Canon EOS R5 full-frame mega 8K mirrorless camera expected to launch July 2

Canon looks to make a statement.

Canon EOS R5 Mirrorless Digital Camera

Probably the most significant new model in Canon’s recent history, the highly touted and eagerly anticipated R5 mirrorless camera has a release date: July 2, 2020 (or thereabouts).

That according to a report from Canon Rumors (which has proved a generally accurate source per PetaPixel). Still, this isn’t official. Canon has already released most of the key specs, and has said the camera is in development so a summer release seems reasonable. On the other hand we’re in the midst of the COVID-19 pandemic so a delay wouldn’t be much of a surprise.

As for the Canon EOS R5 camera itself?

Beast mode.

Specs-wise — if Canon delivers — the R5 is a gauntlet throw-down. An epic statement. A Phoenix arisen. Choose your cliche of choice.

And for the first time since probably the ground-breaking Canon 5D Mark II (2008) — a camera way out of my budget at the time — Canon has seriously piqued my interest in a new model, something that had waned in recent years due the proliferation of better options on the market for shooting video. For me, that would still be the Panasonic GH5 (2017). What more do you need? The GH5 has clean 4K 10-bit video, dual SD slots, a flippy screen, high frame rates, IBIS and on and on. If we can’t get the job done with that camera — or similar competitor models like FujiFilm X-T3 and X-T4 or Sony Alpha cameras — then it’s really not the camera’s fault.

You can learn more about the R5 specs on B&H Photo which has a stub with specs. Some highlights:

  • Newly Developed Full-Frame CMOS Sensor
  • In-Body 5-Axis Image Stabilization
  • 8K30 Raw and 4K120 10-Bit Internal Video
  • 12 fps Mech. Shutter, 20 fps E. Shutter

Keep in mind this camera folds into the relatively new “R” line. That means the lens mount is RF. To use you’re existing Canon EF/EF-S glass you’ll need an adapter. Going that route might not be a bad idea as native RF lenses are very pricey. I prefer shooting on Rokinon primes or Sigma ART zooms (18-35mm and 50-100mm make for a sweet pair).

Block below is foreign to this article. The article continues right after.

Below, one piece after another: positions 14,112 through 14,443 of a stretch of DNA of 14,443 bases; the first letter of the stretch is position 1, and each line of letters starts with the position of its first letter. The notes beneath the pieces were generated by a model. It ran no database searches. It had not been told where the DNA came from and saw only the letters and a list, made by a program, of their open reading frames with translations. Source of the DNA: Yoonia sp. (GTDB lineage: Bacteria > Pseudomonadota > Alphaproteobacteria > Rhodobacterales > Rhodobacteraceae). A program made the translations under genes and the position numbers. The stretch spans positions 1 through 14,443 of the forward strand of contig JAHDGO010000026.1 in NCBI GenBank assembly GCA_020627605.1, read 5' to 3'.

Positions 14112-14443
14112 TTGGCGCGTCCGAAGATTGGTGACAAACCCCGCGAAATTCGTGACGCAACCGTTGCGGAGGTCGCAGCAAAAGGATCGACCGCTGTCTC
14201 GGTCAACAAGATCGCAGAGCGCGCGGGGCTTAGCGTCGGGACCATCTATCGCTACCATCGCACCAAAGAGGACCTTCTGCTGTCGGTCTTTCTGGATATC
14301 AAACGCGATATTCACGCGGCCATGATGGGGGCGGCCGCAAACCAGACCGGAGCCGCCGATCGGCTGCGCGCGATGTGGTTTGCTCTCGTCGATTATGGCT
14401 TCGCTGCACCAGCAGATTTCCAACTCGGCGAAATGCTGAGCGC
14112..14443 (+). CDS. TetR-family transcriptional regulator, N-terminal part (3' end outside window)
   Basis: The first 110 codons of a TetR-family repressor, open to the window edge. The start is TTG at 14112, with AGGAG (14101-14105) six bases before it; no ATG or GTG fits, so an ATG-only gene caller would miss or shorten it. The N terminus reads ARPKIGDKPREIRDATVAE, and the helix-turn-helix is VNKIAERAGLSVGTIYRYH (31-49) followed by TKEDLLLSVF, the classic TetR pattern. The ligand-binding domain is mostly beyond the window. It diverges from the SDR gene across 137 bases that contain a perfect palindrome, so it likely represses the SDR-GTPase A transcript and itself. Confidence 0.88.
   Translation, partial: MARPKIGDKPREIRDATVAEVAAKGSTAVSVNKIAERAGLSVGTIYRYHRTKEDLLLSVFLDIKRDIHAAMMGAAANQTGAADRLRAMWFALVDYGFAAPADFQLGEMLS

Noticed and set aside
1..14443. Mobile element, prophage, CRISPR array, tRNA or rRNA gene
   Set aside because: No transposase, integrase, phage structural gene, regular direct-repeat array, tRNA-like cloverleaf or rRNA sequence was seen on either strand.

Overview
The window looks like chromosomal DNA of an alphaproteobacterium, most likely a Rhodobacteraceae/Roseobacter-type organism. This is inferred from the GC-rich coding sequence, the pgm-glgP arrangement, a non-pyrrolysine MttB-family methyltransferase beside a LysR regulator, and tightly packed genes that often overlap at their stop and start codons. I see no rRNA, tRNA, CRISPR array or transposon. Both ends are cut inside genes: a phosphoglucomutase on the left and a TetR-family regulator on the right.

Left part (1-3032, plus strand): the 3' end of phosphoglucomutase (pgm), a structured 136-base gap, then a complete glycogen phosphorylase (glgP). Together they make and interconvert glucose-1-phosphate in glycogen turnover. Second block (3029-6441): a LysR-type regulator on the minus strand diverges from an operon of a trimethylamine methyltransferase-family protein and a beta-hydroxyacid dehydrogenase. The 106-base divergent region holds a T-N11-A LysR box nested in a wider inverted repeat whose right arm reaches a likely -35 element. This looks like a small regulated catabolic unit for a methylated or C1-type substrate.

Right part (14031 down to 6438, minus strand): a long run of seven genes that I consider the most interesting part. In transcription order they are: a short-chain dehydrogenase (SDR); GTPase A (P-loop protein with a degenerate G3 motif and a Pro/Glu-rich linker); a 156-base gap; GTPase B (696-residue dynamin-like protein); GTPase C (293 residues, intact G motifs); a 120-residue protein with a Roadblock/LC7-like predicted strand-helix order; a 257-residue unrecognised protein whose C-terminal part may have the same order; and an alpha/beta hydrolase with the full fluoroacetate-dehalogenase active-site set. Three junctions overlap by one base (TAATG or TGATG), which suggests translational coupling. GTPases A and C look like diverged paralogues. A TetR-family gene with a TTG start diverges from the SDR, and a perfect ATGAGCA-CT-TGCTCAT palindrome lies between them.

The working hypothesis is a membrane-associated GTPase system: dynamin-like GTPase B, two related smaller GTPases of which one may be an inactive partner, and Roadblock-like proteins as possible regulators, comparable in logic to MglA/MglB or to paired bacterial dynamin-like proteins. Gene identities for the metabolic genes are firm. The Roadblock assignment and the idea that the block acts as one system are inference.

Given Canon’s past success with auto-focus (DPAF), I’d expect the R5 to do well in that regard as well. So this could be a versatile camera for enthusiast shooters. Tech and filmmaking bloggers and YouTubers have thrown no shortage of shade at Canon. Could the R5 finally satiate critics? (answer: there’s always going to be someone complaining about something — anything — on the internet)

Headlines gravitate toward 8K as the key selling point or attraction. But for me I’m not so sure. For short films and experimental videos 8K seems wholly unnecessary. 4K is plenty — or even 5K on the RED Dragon is just fine. With 8K I’d expect files to be quite large. Who wants that for most narrative projects? For some shooters, the 8K of course will be useful: landscape and travel; wildlife; and high-end fashion films for example.

Of all the years, 2020 could be the one that puts Canon back on top.

Still, I’ll be watching the R5 launch closely. I doubt I’m about to give up my GH5 or Scarlet-W (Redcode any day of the week) anytime soon. Both are workhorses and have never failed me shooting videos the last few years for Stark Insider. See below for a short video segment I shot on RED with a Rokinon 35mm prime:

WATCH: ‘AND IT HURTS’ (Video)

AND IT HURTS
The woman. The jacket. The city.

Music by Moby.

A short film by Clinton and Loni Stark. Shot on RED Scarlet-W with a Rokinon 35mm prime.

Meantime, Sony is expected to finally release the Alpha A7S III. Given the success of its predecessor for video shooters I’d expect plenty of interest in this mirrorless camera body. Let’s hope Sony addresses its dreaded ergonomics and menus.

Panasonic could soon release the Panasonic GH6. But what more do you want that the GH5 doesn’t currently deliver? Is the lack of a GH6, for instance, preventing you from being creative and executing on your projects?

Of all the years, 2020 could be the one that puts Canon back on top.